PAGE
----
Good government pays off. With Chile and Brazil as examples, tomorrow's hope is that the rest of the region will embrace responsible policies.
Brazil needs to invest more than $200 billion in infrastructure. The federal and state governments hope to achieve this through Public-Private Partnerships.
Brazil returns to the European bond market for the first time in two and a half years and finds strong demand among Europe's growing pool of institutional investors.
Will the lights go out in Latin America? Maybe not, but the prognosis at LatinFinance's roundtable on infrastructure finance in Brazil, wasn't hopeful.
Brazilian companies have realized that short-changing their shareholders can be counter-productive. Investors, market regulators and companies are beginning to stamp out abuse.
Brazil's Central Bank has worked successfully with the country's private banks to build a new system to monitor lending across the financial markets.
Creating an active secondary market for Latin American corporate debt is an old, unfulfilled dream. André Madarás, who heads the proprietary desk and fixed income trading at Brazil's Banco Itaú, thinks it is possible to change that.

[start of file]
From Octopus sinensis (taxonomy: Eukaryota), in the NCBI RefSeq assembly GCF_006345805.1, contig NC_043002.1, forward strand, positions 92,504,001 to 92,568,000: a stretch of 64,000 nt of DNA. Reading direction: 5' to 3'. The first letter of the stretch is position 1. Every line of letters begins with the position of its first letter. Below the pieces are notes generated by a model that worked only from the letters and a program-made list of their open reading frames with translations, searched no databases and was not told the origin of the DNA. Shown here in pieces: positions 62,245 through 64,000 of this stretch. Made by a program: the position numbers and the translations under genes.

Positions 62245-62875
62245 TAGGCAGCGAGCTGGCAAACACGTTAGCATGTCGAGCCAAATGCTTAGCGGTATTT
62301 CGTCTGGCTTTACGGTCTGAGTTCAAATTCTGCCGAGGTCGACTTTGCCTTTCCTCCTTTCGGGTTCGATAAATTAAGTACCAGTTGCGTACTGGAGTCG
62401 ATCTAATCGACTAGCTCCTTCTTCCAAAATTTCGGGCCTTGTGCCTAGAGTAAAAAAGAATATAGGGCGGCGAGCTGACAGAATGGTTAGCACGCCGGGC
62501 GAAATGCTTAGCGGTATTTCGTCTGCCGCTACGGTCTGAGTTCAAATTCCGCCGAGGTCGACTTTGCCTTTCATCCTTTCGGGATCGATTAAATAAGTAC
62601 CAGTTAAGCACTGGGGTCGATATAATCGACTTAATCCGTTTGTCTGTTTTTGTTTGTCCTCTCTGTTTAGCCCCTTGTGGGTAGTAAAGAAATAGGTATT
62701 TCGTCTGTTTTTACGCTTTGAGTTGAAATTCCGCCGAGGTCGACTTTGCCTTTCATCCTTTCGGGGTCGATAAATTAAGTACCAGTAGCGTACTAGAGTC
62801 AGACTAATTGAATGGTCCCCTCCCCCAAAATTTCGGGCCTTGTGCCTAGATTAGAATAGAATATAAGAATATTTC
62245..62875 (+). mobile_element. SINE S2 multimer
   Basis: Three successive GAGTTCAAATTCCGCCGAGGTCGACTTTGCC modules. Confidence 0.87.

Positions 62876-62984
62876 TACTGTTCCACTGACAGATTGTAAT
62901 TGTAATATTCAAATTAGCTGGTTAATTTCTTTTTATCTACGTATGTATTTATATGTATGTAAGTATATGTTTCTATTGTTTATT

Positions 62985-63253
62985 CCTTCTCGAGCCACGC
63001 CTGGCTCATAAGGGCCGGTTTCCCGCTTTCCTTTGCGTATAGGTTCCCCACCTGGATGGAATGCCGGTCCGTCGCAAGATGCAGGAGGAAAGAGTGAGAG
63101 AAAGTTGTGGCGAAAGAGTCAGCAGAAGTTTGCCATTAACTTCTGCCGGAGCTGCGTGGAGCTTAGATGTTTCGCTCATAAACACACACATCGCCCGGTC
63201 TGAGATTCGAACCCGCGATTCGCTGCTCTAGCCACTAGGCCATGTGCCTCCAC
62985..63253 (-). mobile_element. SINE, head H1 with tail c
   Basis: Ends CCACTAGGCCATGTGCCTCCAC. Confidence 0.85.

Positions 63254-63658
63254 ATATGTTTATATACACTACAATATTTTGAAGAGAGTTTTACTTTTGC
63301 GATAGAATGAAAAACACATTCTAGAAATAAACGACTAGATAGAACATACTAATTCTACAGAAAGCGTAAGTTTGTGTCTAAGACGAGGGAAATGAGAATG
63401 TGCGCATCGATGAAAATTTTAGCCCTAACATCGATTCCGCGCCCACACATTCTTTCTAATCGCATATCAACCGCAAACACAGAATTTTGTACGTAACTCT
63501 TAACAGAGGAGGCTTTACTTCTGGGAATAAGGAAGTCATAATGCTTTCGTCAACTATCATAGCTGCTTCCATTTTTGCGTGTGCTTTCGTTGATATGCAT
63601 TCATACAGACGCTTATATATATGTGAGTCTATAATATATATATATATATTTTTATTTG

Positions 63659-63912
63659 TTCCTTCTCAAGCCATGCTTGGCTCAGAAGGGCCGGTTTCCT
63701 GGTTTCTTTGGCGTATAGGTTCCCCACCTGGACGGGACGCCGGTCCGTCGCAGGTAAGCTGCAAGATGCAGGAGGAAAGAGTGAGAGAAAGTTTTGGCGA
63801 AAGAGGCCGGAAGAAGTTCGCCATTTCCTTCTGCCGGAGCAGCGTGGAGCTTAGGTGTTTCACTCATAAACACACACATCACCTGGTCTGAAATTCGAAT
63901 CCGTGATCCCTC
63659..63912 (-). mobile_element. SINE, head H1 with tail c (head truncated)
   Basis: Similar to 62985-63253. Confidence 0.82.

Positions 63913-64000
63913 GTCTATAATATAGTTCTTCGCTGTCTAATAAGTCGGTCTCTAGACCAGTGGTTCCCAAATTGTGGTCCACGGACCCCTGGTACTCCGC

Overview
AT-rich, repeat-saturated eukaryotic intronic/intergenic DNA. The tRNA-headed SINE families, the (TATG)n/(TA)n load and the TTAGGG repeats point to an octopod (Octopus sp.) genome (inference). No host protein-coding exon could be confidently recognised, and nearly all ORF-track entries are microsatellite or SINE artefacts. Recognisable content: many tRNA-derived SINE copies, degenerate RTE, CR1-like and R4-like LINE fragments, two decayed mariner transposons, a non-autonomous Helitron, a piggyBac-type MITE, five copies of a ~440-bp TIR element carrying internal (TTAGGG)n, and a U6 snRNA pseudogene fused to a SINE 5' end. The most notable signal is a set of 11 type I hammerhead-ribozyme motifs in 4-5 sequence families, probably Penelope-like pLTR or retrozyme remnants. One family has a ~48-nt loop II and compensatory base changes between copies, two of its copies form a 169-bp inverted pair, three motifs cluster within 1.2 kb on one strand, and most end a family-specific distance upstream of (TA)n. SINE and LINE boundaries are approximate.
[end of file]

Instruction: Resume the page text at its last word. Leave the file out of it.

Brazil and Mexico have chosen different approaches to deal with looming electricity shortages. The outcome of their plans will have far-reaching consequences.
Signs of recovery in Brazil are luring deep-pocketed
European investors back to the region, ready to splurge
billions on Latin American companies.
Three buccaneers have made a fortune by handing over Brazil's AmBev to Belgium's Interbrew, but few other
shareholders profited much from the deal.
Corporate executives tell us who they think are the best players in Brazil's financial services market.
President Luiz Inácio Lula da Silva and his finance minister, Antônio Palocci, pulled Brazil back from the brink last year. Now, they face the even greater challenge of accelerating growth and keeping their promise to end Brazil's social injustices.
What will the Mexican peso be worth this time next year and where will Brazil's C-bond be trading (if at all)? What will happen in Latin America when the Fed raises US interest rates? Who will be the next Latin American leader to be ousted by street protestors?
You can make your predictions for these and many other financial, economic and political events by participating in our LatinFinance 2004 Predictor Competition. The person whose predictions are closest to the mark will win a case of champagne this time next year.
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